A group of Iranian and Afghan refugees living at Havelock House in Canberra on bridging visas are desperately looking for jobs so they can remain in the community.
The 40 men, aged between 19 and 28, have until recently been held at the Curtin detention centre in Western Australia but were transferred to Canberra under the federal government's plan for more community placement of asylum seekers who do not pose risks.
A bridging visa allows an asylum seeker to live lawfully in Australia rather than in an immigration detention facility until their immigration case is resolved. They have the right to work and support themselves - but that is proving difficult.
National Training Group chief executive Chris Zorzo has organised for the men in Canberra to get some training in English to help in their quest for jobs.
Mr Zorzo said the men received six weeks' assistance through the Red Cross with their accommodation. That assistance had now lapsed or was about to lapse.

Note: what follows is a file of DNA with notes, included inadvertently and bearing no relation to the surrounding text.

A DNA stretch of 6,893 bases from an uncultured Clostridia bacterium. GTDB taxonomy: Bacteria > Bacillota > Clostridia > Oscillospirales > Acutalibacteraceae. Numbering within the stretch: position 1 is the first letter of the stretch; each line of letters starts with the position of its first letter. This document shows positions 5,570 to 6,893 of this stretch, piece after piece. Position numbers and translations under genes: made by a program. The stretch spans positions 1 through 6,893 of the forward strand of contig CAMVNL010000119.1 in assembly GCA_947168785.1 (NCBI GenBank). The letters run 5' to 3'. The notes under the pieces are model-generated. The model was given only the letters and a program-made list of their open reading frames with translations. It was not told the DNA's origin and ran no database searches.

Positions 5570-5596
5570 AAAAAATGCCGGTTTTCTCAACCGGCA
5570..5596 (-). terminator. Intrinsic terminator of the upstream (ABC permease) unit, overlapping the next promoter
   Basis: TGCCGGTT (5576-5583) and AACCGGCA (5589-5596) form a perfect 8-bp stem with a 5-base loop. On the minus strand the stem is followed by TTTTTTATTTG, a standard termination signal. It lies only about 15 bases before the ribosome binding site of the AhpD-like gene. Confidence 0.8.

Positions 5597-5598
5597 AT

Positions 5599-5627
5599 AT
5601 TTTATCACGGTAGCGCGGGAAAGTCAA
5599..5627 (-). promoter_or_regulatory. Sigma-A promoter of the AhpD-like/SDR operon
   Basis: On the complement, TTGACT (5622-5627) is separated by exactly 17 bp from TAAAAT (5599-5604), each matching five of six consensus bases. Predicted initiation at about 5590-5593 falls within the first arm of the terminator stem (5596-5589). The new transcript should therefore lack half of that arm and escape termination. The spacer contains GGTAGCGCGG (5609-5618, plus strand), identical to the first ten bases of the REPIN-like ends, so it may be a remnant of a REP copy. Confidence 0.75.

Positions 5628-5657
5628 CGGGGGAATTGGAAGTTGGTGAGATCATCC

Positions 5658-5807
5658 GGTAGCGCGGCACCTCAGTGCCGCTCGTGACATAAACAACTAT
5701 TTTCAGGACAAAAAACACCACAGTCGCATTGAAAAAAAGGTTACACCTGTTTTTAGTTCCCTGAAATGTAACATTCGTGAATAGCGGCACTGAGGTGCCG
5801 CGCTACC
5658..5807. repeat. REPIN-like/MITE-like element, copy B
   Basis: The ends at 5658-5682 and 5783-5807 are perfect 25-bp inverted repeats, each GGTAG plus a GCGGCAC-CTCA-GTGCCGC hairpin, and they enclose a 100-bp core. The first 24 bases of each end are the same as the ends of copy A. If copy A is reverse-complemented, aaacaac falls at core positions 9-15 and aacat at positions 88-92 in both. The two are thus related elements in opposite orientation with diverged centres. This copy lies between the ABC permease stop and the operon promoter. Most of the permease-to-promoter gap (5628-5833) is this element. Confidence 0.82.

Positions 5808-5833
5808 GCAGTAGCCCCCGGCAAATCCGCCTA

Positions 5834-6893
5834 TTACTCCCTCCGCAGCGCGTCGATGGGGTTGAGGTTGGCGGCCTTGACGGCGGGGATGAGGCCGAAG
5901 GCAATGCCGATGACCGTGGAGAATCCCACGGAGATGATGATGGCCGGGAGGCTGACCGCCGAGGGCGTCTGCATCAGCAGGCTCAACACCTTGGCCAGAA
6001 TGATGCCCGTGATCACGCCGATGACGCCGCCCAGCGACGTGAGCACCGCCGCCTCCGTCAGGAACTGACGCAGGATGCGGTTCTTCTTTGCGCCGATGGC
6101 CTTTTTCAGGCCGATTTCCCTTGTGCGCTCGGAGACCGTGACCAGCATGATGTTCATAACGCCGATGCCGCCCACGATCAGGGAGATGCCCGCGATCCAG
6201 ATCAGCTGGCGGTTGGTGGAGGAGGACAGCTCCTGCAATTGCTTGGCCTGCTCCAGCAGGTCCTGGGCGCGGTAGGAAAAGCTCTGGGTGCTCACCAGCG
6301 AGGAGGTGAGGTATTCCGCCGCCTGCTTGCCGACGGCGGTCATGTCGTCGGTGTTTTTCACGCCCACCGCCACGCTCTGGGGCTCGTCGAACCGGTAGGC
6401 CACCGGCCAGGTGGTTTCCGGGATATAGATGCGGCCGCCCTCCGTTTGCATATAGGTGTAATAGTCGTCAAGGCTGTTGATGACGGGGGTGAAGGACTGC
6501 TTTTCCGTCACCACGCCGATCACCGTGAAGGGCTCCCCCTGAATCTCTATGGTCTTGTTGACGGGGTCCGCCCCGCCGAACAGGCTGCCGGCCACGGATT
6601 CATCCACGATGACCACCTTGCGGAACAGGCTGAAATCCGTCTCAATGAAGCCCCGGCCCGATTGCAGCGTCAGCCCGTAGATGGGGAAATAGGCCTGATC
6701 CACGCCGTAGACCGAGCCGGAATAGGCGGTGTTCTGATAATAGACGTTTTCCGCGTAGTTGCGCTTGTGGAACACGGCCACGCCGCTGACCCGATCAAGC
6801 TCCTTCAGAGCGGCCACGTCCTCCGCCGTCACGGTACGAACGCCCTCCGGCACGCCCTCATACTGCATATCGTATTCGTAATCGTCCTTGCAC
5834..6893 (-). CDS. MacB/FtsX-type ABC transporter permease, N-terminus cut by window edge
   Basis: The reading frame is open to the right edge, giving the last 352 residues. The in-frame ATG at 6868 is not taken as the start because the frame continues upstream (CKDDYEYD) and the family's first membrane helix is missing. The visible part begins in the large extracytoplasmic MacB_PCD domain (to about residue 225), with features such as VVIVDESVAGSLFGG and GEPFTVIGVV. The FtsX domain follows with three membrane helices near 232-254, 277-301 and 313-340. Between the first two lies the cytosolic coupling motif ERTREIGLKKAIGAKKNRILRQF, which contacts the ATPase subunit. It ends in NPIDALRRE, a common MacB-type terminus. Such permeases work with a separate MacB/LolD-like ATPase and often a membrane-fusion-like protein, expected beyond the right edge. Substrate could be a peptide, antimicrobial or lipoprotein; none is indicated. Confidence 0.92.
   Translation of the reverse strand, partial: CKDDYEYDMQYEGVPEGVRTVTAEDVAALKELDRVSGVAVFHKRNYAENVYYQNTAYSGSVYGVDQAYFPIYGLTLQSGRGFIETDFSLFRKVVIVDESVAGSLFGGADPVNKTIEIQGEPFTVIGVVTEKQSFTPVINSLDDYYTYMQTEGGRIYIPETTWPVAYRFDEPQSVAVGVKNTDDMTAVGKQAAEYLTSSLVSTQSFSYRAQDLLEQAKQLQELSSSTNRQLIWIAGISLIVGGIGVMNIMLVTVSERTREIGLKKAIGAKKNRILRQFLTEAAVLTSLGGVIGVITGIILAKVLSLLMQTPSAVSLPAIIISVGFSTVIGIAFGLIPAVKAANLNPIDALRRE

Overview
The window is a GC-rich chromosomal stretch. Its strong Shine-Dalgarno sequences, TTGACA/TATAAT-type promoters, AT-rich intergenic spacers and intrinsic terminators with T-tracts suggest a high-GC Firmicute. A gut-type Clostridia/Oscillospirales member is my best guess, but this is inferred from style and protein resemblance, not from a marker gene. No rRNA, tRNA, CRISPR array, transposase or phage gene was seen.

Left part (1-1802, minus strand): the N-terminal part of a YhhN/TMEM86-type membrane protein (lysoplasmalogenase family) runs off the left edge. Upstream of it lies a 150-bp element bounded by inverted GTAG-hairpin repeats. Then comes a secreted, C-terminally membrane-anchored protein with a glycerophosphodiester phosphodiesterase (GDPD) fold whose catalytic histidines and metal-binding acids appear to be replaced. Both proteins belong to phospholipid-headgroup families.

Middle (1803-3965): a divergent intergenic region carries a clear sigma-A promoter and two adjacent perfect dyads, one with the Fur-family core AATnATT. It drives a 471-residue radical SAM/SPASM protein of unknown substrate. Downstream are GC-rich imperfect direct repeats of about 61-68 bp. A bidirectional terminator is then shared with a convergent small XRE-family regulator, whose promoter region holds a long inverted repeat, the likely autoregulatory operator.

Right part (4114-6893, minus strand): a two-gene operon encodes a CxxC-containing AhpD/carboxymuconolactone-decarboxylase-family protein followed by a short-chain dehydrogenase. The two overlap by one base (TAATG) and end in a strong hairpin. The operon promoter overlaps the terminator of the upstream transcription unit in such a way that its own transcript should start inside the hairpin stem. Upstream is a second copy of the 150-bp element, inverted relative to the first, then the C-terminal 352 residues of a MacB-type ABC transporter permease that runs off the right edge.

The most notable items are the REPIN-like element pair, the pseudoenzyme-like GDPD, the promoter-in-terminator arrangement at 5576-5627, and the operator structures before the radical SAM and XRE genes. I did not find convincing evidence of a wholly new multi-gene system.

What happens now is not known, with some of the men who have arrived under the same community placement earlier in the year forced to look for work interstate.
The refugees may be able to seek more help through the Department of Immigration and Citizenship's Asylum Seeker Assistance Scheme but now, without their accommodation covered and with no job, they are facing an uncertain future.
Mr Zorzo said he had expected the men to drop out of the English classes but none had.
''They're eager and they know English is the key to getting a job, so they've got drive, that work ethic in them,'' he said. ''They want a job and they're desperate for a job because the expectation from whatever family they have back home is that they will support them.''
The men come from varied backgrounds - two have masters degrees; others are sheet metalworkers, carpenters, shopkeepers and farm workers.
The asylum seekers joined the Construction, Forestry, Mining and Energy Union which helped them to get their construction industry induction ''white card'' through Construction Charitable Works, a charitable organisation set up to improve the lives of building workers. CFMEU ACT secretary Dean Hall said that same assistance with training was offered to all unemployed members. He said the union also had a proud tradition of helping a range of groups in need.
Mr Hall said the union would be contacting construction industry players in Canberra on behalf of the men ''to give them a chance'' . It could offer businesses help with additional training of the men.
■ For more details, ring Chris Zorzo on 0410 509 098 or the CFMEU on 6267 1599.
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